Parish council considers cost-cutting move into town library (From East London and West Essex Guardian Series)
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Buckhurst Hill Parish Council considers move from Queens Road information centre into town library
A PARISH council is considering moving its headquarters into a library reading room in a bid to save tens of thousands of pounds.
Buckhurst Hill Parish Council is debating moving from its Queens Road information centre to the nearby town library next spring, in the hope of saving more than £35,000 a year.
The proposals come after surveyors appointed to examine the two other parish council-owned buildings - Roding Valley Hall in Station Way and the Woollard Centre in Loughton Way - proposed maintenance costs of more than £138,000 in 2013/14 alone.
The figure is more than nine times the £15,000 set aside for the buildings' maintenance in the 2012/13 budget.
Chairman Gavin Chambers said the move would mean users would benefit from Monday to Saturday opening at the library, which saw its hours slashed to just three days a week last year.
He said: "The council is at an early stage in this process and is interested in receiving views and ideas from local residents about the future of the parish office."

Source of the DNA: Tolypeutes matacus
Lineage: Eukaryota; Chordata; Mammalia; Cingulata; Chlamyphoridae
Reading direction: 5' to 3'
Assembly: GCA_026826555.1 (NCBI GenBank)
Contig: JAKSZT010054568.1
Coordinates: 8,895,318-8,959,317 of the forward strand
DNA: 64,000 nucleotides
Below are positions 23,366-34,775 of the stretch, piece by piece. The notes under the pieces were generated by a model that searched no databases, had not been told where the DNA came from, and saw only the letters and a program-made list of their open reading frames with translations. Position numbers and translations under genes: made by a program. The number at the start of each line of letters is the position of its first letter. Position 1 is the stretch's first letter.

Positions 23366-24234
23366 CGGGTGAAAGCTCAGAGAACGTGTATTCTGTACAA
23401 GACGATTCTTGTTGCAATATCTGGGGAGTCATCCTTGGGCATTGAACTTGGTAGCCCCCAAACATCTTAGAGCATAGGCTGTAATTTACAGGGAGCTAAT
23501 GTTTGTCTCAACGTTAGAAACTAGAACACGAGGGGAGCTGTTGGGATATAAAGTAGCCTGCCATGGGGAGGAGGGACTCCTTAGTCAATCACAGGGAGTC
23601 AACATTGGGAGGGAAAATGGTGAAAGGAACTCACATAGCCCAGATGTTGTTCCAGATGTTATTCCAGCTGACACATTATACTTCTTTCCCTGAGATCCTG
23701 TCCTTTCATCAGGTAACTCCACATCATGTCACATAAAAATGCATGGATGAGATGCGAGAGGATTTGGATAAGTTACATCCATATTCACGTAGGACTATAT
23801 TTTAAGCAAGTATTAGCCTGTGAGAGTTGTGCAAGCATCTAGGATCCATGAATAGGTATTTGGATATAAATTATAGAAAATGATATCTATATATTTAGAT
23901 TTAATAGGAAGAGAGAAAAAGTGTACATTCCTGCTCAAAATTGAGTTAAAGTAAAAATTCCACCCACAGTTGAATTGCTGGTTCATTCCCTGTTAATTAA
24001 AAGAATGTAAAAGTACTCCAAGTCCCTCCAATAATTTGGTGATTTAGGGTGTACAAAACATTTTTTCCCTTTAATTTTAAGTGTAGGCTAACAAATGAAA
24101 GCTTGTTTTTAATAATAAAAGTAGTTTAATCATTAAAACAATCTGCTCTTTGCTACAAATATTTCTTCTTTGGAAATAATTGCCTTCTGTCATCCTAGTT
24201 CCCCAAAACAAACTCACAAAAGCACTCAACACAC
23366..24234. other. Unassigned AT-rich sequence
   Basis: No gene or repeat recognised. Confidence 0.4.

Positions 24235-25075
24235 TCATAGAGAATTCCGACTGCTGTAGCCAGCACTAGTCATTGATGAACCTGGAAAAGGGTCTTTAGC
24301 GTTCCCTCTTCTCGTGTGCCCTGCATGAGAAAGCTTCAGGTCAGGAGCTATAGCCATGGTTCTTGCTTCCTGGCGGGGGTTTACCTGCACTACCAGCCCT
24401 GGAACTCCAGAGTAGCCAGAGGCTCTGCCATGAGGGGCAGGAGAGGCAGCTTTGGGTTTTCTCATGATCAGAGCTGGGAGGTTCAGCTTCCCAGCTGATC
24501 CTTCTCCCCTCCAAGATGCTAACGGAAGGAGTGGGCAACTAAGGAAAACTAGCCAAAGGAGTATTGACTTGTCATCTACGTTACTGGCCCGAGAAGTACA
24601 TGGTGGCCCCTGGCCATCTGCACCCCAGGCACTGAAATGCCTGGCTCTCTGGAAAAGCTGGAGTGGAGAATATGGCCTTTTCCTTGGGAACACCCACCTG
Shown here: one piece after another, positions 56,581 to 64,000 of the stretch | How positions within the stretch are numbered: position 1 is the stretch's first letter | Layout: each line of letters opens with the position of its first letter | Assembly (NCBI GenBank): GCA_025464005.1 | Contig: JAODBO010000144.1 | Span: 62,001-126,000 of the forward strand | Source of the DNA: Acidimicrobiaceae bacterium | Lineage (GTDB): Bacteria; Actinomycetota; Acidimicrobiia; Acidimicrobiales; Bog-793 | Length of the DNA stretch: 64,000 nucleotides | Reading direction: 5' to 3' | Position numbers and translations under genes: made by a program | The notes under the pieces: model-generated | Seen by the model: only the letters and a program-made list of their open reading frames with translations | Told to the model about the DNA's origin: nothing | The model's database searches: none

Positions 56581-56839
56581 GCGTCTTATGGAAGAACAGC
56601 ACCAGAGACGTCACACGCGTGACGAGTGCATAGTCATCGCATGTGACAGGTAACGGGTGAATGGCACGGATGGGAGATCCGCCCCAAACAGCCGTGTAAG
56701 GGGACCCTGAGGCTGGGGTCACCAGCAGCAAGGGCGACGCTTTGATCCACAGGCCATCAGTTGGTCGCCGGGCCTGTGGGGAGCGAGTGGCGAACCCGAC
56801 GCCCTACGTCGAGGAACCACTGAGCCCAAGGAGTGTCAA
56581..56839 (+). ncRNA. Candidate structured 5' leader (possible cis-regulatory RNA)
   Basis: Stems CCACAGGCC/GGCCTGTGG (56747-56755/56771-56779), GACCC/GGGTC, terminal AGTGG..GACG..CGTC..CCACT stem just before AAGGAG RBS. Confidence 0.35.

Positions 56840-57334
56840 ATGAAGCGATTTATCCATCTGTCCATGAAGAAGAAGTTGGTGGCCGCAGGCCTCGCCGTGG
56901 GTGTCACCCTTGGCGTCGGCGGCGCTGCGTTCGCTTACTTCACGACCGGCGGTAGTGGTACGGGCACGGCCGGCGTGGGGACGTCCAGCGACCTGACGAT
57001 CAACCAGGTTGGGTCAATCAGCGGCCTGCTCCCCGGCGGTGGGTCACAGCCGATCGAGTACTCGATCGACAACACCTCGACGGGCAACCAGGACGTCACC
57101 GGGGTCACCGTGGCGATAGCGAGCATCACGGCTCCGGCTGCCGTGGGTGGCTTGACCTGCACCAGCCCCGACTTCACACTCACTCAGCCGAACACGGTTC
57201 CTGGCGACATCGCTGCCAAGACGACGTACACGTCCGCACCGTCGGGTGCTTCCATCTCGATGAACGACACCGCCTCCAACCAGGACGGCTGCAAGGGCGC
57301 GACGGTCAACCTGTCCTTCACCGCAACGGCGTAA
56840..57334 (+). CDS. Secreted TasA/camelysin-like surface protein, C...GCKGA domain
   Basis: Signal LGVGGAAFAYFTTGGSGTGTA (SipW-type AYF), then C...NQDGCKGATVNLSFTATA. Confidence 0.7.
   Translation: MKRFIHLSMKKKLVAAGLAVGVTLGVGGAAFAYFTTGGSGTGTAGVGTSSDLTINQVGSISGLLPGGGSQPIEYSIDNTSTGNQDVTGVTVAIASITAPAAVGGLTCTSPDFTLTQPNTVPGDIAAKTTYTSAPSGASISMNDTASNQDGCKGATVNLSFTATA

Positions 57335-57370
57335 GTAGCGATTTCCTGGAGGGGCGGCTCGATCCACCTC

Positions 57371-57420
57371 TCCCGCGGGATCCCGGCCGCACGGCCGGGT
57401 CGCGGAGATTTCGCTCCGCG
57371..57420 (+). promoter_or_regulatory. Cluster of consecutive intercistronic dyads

The information centre, which the council bought in 2001 using a public works loan, would be rented out or sold.
But Steven Neville, of the Buckhurst Hill Green Party, said more needed to be done to tackle deficits from the two halls - which last year lost the council £32,000 between them.
He said: "Moving the parish office to the library is, of itself, no bad thing.
"But the problem is that the other two buildings are also making losses.
"They shouldn't be saying the parish office is the only thing to worry about. It's not. They have really got to grapple with those two other buildings."
The council makes repayments of nearly £20,000 a year on a £350,000 loan it obtained to purchase the Woollard Centre, which does not expire until 2041.
Cllr Chambers added: "This is the down side. The previous administration has turned a blind eye to the financial problems for some time.
"It's just been ignored for years. You don't want to make a profit, but you do want to break even."
Cllr Chambers said the council could adopt a 'health and safety' approach to the maintenance, rather than forking out the full amount.
"The surveyor will give you the worst case scenario," he added.
"Roding Valley Hall's quite old, it needs a bit of a repair. It benefits the community."
He said a public consultation into the future of the two halls would be launched in early 2013, with possible outcomes including the closure of one or both or the creation of a new building.
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